I think I’ve only met one or two people in my life who talk faster than I do. And I’ve met people a foot and a half taller than me who don’t walk as fast as I do.

When I worked downtown, I even came up with a strategy to get around people who weren’t walking fast enough for me. I called it “the briefcase maneuver.” If there were two or three people strolling abreast down the sidewalk, there almost always would be just not-enough room to barge between them and keep barreling on down the street.

So I’d swing my briefcase up in the not-quite-wide-enough gap between them, pretending that I just always walked that way, swinging along with my briefcase, and they’d instinctively look back, flinch away from said swinging briefcase and separate, and through the gap I’d motor.

Sweet, huh?

Now, in my defense, when I telegraphed my frustration it was usually on behalf of my husband and child, when I thought they were becoming frustrated, or bored or anxious that the food wasn’t coming fast enough or the line was too long to get in to the museum, or whatever. But it only made our child more anxious and my husband angrier.

As a parent of a young adult on the autism spectrum, a young adult who used to be an infant, then a toddler, a tween and and then a teen, I’ve had a lot of practice with patience. And I’ve always tried to quell that zippety quickness with persons who have differences or physical disabilities. And I never cease to be amazed at my child’s ability to bounce back, to forgive, to persevere and to keep trying and keep learning.  Even if it took 45 minutes to button one button, or six months to learn how to tie a shoe. And now that I’m on my own as a parent, I marvel at my late husband’s stamina in raising our child, as a stay-at-home-Dad, to adulthood.

When Mike entered hospice, I thought that A-type briefcase-barreling, busy-bee, more, faster, better, get-outa-my-way person, was gone for good.

And for the most part, she is. I’m able to slow down, allow others to go first, to breathe and wait patiently, to smile more and remind myself that every person deserves respect, has their own “stuff,” which may include hidden tragedies, disabilities or disease, and every person should be approached from a kind and loving perspective.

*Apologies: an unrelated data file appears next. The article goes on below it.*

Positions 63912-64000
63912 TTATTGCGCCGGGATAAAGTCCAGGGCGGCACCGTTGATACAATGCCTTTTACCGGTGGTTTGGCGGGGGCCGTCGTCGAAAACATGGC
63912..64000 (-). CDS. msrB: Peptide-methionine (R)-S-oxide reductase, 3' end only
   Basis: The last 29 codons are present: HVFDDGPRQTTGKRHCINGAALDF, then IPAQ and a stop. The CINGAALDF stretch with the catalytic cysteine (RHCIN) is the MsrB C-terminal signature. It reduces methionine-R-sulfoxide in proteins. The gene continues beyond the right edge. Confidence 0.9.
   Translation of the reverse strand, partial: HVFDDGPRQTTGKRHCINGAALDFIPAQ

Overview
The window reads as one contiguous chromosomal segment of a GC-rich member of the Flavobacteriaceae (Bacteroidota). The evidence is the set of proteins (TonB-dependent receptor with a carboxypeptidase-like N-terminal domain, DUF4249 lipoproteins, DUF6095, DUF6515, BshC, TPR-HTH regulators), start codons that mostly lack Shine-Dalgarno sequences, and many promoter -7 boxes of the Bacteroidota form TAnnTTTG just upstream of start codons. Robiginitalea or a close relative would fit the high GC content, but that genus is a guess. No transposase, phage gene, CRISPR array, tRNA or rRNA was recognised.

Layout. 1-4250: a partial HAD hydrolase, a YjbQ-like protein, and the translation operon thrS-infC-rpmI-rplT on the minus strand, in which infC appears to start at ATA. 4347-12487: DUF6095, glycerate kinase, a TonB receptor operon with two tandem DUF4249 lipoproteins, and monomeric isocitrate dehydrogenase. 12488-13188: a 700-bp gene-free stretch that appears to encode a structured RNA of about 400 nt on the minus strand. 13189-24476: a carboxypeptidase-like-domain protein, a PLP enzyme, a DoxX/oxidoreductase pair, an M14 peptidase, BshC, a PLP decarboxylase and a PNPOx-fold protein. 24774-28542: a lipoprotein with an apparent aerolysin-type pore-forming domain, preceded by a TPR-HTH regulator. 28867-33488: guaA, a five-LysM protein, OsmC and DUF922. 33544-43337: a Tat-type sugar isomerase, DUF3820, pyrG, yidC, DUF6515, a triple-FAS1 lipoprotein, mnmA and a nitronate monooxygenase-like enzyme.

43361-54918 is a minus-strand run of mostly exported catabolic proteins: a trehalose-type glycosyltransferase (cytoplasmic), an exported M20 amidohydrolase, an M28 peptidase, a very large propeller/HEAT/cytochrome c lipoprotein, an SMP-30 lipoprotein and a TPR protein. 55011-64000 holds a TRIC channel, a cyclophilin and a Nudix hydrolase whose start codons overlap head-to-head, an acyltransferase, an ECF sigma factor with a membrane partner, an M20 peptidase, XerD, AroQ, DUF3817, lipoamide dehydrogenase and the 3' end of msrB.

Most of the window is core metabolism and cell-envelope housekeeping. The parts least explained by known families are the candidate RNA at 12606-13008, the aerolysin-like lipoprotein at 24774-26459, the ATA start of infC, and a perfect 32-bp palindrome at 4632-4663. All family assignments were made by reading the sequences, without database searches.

Sounds great. But in practice, on a day-to-day basis, it is difficult and exhausting. For me, anyway.

Case in point: the fall excursion, part one.

I thought the orchard closed at 3. We had things to do in the morning, but we headed out there at 1. On a Monday.

And it was mobbed. C’mon, it’s Monday! A school day! I thought we’d have time to sit and eat lunch, and a nice pleasant stroll to pick some apples.

Not.

Twenty minute wait for a table, but there are hot dogs over there. And you can buy your apple-picking bags right over there.

Right over there in that line that isn’t moving.

And the slowest moving human I have ever seen (at least it seemed like that at the time) behind the counter.

I am unable to process the idea of a working person who has no sense of urgency, ever, even when there is a line wrapping all the way around her counter.

Oh boy. Breathe, breathe, breathe. Adult child is fine, looking around at all the kitsch. Adorable kid in front of us is well behaved and patient unlike the two other kids in front of him.

And the counter person with the truck-stop hairdo (wait, too critical, excise that thought, toxic, toxic thought, she can wear her hair any way she wants to) is moving at a snail’s pace, wrapping soooommmee dooooonuuuttss forrr the fiiiirrst personnnnn in liiiieeeen.

God, help me. Patience, breathe, smile.

Ten minutes later, our turn.

And in response to my question she tells me the orchard is open until 5, not 3.

Whew.

OK, hot dogs. Adult child is very hungry, it is almost 2.

Another line.

And another extremely slow moving human with no apparent sense of urgency.

Breathe.

10 minutes later, two hot dogs. OK, adult child is fed.

And we made it on the haywagon and we had a great ride around the orchard and we picked more than enough apples for a pie.

And those very slow moving people were polite, even though they could tell I was working hard to quell my inner zippety-bitch, and we had plenty of time left over for the big slide, which adult child loves. And I love to watch the happiness and glee.

OK! Fall Excursion part two should be much easier!

Wrong.